Steve got me flowers the other day- a mix of yellow flowers, of almost-bizarre pale red and white flowers with five long petals, baby’s breath, and those long sticks with furry knobs going up and down each side. I have no idea what these furry sticks are called, but something about them reminded me of Jay, NY.
Growing up, my family moved relatively often amongst the small towns of upstate New York. This has created a compartmentalized memory of my life that in a sense makes it easy to trace it back and figure out what happened when, and how old I must have been at the time. Early childhood was Jay, NY; childhood was Cold Spring, NY; preadolescence was Coeymans Hollow, NY; and high school hell was Delhi, NY. For Steve, who has grown up in the same house and town from kindergarten on, there’s no chronological memory like mine. Everything happened, whenever, who knows. Again, the present is eternal and the past is fairly moot.
From age one to five, I lived in a white house in a small town at the foot of Whiteface Mountain. In my memory, the hilly backyard behind our house stetches to infinity with the mountains in the distance posing the only possible barrier. For me, the poem by Dylan Thomas “Fern Hill” captures the nostalgia and freedom of that time. Then, I was the closest to the earth that I will ever be. I was princess of the leaves and dandelions and ran recklessly in the fields of praise. Plants and corn stalks towered over me, and our cats, Sundance and Soren, were delightful adversaries for chasing and tail-pulling. Somewhere in this field covered in yellow dandelion, these furry knob sticks must have grown in abundance.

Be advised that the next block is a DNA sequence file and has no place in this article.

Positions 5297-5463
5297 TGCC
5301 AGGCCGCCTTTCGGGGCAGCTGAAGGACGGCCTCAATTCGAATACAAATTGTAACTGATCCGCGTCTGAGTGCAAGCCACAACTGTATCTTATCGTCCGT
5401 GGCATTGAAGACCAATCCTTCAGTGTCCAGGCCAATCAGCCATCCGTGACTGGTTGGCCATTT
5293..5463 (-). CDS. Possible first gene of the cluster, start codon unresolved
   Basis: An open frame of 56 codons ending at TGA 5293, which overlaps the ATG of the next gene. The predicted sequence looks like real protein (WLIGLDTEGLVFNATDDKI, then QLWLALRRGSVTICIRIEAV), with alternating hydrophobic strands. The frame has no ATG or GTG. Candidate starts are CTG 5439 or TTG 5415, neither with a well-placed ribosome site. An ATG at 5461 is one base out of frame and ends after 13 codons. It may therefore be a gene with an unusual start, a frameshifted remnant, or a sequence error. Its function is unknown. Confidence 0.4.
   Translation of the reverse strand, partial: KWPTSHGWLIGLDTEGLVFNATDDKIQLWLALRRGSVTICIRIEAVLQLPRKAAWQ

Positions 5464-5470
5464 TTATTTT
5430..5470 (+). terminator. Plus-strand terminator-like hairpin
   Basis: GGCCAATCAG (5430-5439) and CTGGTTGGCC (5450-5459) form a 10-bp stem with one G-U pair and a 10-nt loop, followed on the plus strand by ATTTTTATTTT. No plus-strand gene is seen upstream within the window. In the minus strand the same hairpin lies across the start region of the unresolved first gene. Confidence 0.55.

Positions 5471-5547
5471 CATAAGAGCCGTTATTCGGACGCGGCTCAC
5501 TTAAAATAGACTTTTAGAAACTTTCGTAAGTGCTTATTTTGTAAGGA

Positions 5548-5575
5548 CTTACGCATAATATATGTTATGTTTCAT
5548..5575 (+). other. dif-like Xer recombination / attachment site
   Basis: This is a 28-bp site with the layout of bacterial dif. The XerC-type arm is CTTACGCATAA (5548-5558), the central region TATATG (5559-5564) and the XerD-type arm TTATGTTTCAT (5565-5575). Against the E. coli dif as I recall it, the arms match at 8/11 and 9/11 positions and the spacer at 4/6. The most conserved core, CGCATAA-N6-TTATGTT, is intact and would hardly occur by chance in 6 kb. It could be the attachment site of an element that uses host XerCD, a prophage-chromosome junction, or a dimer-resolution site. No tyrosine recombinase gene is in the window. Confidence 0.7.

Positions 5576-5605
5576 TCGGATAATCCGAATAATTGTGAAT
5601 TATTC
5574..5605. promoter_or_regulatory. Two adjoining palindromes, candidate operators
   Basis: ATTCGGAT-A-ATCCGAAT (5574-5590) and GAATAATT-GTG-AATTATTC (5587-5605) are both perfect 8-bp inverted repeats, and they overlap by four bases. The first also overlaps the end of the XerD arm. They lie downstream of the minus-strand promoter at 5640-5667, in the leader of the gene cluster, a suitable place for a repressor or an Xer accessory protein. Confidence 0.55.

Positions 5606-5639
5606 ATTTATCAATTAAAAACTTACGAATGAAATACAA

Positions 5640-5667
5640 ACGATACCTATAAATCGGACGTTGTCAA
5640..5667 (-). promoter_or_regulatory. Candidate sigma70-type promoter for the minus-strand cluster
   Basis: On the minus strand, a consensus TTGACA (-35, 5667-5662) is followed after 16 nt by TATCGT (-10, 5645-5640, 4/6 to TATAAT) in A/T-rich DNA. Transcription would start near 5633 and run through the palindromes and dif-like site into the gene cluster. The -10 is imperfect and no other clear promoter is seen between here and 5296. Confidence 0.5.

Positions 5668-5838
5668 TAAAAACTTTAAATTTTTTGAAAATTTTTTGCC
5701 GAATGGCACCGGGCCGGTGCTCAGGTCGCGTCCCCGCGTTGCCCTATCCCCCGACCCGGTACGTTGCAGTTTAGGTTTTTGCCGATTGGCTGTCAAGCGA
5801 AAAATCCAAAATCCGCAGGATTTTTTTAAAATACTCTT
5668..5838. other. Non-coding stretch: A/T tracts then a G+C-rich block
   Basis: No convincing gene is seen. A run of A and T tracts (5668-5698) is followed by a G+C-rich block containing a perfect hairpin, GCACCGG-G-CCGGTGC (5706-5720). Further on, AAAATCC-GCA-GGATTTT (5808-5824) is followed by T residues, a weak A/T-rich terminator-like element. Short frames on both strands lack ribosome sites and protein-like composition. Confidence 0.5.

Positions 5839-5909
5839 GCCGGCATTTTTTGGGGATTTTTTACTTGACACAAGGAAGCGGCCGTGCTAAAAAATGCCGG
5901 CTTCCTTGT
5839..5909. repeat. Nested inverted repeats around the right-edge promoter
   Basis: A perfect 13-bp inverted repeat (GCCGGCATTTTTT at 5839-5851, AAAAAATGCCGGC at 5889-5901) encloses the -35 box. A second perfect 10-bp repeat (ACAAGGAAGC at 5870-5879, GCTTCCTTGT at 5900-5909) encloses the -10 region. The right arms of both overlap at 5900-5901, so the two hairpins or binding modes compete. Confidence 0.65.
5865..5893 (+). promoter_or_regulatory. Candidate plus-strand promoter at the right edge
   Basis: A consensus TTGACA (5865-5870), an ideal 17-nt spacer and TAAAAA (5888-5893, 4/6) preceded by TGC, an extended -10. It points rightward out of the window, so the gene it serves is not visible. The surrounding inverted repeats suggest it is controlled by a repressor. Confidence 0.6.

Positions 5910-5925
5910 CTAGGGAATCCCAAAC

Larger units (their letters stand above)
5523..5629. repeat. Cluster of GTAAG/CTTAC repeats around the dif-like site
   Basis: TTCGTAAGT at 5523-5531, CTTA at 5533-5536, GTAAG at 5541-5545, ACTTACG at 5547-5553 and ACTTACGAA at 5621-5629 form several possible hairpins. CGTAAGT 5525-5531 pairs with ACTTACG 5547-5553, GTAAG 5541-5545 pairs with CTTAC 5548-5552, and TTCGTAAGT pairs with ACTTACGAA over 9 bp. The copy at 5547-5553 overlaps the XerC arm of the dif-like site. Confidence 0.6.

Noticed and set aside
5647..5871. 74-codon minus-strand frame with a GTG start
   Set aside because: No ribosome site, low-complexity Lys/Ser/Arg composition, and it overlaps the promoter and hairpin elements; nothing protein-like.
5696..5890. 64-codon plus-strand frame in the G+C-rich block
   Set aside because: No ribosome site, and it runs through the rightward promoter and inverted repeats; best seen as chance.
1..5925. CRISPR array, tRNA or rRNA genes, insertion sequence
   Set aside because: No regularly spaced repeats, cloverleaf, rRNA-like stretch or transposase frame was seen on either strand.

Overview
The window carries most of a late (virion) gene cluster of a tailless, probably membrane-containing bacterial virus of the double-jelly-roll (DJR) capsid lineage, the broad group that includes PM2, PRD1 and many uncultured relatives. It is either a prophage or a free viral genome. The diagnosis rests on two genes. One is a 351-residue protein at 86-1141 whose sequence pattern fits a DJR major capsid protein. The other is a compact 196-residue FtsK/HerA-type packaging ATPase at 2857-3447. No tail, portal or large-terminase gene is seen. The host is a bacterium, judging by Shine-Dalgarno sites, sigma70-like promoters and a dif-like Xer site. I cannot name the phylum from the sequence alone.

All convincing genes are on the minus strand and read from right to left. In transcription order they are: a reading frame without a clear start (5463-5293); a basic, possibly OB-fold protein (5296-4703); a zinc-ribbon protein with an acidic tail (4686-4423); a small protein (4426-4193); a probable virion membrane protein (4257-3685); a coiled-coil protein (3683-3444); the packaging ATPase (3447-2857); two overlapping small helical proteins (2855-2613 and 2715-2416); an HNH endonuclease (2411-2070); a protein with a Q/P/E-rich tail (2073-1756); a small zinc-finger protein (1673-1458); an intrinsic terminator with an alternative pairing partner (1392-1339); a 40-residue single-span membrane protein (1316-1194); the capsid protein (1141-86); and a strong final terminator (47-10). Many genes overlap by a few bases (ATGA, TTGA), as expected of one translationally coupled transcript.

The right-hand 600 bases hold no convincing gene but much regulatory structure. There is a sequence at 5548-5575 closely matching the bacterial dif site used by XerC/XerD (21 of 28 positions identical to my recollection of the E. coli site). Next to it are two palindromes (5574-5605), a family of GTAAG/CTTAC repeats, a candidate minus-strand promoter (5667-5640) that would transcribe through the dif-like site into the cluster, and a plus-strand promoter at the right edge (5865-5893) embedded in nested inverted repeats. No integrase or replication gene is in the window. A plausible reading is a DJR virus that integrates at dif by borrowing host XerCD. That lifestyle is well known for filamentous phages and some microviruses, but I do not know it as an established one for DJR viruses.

I know that if I were to go back and stand in that backyard, I would be amazed at how tiny and insignificant that piece of the earth actually is. Best to leave it to memory.
Steve is sick today- a yucky kind of not feeling well without full blown symptoms. You know that commercial for some kind of medicine that says that the bigger the man is, the bigger the baby he is when he is sick? That always makes me laugh. Steve is 6′4”. He’s good, and tries, and doesn’t expect me to wait on him hand and foot (usually). Yet somehow, no matter how minor the aches and pains, a small child’s need for reassurance and comforting emerges and he looks at me with this little vulnerable expression that says “I’m sick…so sick”. It is so cute.
Day 6- ran three miles in the slushy snow up through the little village of Williston and the surrounding farmland.
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Apr 5th 2003Uncategorized
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